Places We Protect

Kennebunk Plains


Northern blazing star in bloom at Kennebunk Plains.
Kennebunk Plains Northern blazing star in bloom at Kennebunk Plains. © Tim Paul/The Nature Conservancy

An ecologically important grassland and pine barrens—managed with fire.



The grasslands are home to several species of birds that are rare or endangered in Maine, including grasshopper sparrows, upland sandpipers, vesper sparrows and horned larks. In late summer, the plains are painted purple by the spectacular blooms of the northern blazing star, which occurs nowhere else in Maine. The population of this plant at Kennebunk Plains is the largest in the world. Other common plants on the preserve include lowbush blueberries, poverty grass and little bluestem. One of only two known populations of black racer snakes in the state also makes the plains its home.

Kennebunk Plains is managed with controlled burns implemented by trained Conservancy and partner staff. The flora and fauna of the Kennebunk Plains is dominated by fire tolerant plant species that are well-adapted to the nutrient poor soils on site and that respond favorably to periodic fire. Burning maintains the grassland community necessary for nesting habitat for grassland birds. Grasslands and shrublands are ephemeral in the New England landscape, and without burning the grasslands will become invaded with pitch pine, gray birch, red oak, white pine, and pin cherry. Fire creates a change in vegetative structure and composition, creating new openings and initiating a nutrient release that increases food availability for many species. Carefully controlled fires are necessary for the health of the entire grassland ecosystem.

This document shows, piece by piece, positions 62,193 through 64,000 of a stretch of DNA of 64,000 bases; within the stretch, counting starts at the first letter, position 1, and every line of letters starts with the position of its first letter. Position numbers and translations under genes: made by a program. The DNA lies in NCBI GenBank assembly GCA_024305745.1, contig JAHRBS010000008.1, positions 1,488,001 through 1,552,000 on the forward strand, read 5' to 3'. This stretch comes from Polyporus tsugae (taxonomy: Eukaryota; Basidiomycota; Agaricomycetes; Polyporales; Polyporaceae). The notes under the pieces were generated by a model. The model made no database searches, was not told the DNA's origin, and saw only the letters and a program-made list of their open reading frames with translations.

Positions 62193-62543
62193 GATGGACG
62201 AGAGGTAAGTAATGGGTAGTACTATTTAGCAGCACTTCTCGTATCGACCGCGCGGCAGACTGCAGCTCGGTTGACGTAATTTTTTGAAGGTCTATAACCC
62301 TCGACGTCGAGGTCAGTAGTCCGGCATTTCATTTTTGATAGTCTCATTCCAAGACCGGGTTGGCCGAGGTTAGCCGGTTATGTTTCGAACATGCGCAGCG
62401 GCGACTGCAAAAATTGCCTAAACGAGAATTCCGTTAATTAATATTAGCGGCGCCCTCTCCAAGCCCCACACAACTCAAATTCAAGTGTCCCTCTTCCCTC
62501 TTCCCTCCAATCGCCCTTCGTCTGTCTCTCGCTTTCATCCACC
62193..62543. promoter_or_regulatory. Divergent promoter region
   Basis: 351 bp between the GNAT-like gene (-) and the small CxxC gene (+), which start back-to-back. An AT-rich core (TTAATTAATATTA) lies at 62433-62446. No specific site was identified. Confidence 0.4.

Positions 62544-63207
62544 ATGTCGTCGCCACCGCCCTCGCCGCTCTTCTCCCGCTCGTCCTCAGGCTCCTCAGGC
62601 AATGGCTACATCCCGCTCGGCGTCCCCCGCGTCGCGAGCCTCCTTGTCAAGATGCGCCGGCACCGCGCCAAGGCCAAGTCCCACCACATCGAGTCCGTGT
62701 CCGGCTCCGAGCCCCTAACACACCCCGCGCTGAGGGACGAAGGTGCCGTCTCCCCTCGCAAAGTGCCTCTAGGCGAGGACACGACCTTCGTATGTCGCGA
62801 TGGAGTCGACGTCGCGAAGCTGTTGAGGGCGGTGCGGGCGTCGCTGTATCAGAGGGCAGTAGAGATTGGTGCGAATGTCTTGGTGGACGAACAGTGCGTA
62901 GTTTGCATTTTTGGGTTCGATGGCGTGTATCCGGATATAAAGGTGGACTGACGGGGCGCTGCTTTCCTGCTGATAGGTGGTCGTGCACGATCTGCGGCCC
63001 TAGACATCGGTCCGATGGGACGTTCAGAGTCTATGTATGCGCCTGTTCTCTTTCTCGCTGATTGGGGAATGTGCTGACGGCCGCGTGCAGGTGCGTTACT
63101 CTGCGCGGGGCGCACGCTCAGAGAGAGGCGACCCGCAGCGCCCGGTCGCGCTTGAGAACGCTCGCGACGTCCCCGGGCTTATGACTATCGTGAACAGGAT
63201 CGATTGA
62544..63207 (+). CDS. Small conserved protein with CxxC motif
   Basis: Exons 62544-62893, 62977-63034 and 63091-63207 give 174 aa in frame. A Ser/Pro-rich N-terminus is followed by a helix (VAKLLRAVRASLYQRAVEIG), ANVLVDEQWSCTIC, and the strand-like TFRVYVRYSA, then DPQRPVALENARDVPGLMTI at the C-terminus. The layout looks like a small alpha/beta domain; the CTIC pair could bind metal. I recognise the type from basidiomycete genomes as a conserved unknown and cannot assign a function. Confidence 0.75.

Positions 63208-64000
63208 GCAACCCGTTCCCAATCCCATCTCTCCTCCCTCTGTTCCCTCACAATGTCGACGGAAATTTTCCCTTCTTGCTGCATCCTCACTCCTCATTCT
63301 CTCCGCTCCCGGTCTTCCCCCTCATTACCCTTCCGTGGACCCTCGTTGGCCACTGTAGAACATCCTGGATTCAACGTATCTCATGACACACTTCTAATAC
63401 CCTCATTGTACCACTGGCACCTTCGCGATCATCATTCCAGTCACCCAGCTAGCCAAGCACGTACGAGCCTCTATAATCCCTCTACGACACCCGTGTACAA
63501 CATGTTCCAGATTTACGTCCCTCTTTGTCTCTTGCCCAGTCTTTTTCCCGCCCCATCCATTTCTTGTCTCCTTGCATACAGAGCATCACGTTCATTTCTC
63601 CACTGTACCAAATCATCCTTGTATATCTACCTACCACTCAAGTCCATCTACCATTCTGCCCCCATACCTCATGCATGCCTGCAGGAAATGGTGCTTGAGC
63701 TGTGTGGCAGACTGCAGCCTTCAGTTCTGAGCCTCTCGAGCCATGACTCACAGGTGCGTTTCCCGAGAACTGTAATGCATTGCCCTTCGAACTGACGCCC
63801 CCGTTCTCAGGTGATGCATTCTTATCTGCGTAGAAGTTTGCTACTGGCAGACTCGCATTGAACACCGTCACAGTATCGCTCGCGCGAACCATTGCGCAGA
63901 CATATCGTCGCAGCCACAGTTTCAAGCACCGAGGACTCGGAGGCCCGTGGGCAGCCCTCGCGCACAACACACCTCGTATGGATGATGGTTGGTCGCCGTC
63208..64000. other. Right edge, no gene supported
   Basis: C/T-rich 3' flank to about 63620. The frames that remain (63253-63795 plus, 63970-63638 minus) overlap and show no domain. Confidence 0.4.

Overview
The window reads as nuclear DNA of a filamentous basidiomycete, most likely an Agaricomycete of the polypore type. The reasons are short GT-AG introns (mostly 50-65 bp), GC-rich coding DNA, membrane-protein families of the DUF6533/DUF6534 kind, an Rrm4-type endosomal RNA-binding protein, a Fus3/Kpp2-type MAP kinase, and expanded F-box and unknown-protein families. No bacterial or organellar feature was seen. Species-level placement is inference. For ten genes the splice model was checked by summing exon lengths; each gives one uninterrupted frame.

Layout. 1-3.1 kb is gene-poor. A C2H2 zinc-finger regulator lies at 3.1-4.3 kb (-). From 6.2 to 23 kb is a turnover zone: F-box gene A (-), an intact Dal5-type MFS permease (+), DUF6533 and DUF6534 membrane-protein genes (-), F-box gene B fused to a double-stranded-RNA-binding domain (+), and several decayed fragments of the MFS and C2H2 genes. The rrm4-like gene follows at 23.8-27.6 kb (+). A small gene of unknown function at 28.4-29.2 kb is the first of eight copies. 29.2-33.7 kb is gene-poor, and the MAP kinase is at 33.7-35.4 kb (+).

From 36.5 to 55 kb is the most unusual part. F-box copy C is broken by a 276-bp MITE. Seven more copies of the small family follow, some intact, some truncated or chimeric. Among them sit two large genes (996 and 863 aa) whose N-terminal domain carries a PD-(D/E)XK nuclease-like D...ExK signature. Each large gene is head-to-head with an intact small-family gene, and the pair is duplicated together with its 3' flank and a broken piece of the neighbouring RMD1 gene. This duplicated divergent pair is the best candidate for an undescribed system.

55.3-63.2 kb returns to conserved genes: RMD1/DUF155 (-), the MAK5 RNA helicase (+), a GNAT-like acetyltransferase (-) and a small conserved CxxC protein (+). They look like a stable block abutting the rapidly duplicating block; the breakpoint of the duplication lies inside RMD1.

Sunrise to sunset


See the spectacular northern blazing star bloom in late summer.


135 acres

Explore our work in this region

Dawn to Dusk

Trails are located on old sand roads and are generally flat to gently rolling.

Preserve Guidelines
To learn more about the logic behind these rules, please read our complete list of preserve use policies.

  • Foot traffic only
  • Because the rare birds nest on the ground, it is essential that visitors stay on the trails from late April to September
  • Respect areas marked as private
  • Berry picking is permitted after August 1. No collecting of any other plants or animals.
  • No pets
  • Carry out all litter
  • No fires, smoking or camping
Prescribed Burn See a prescribed burn to maintain habitat at Kennebunk Plains.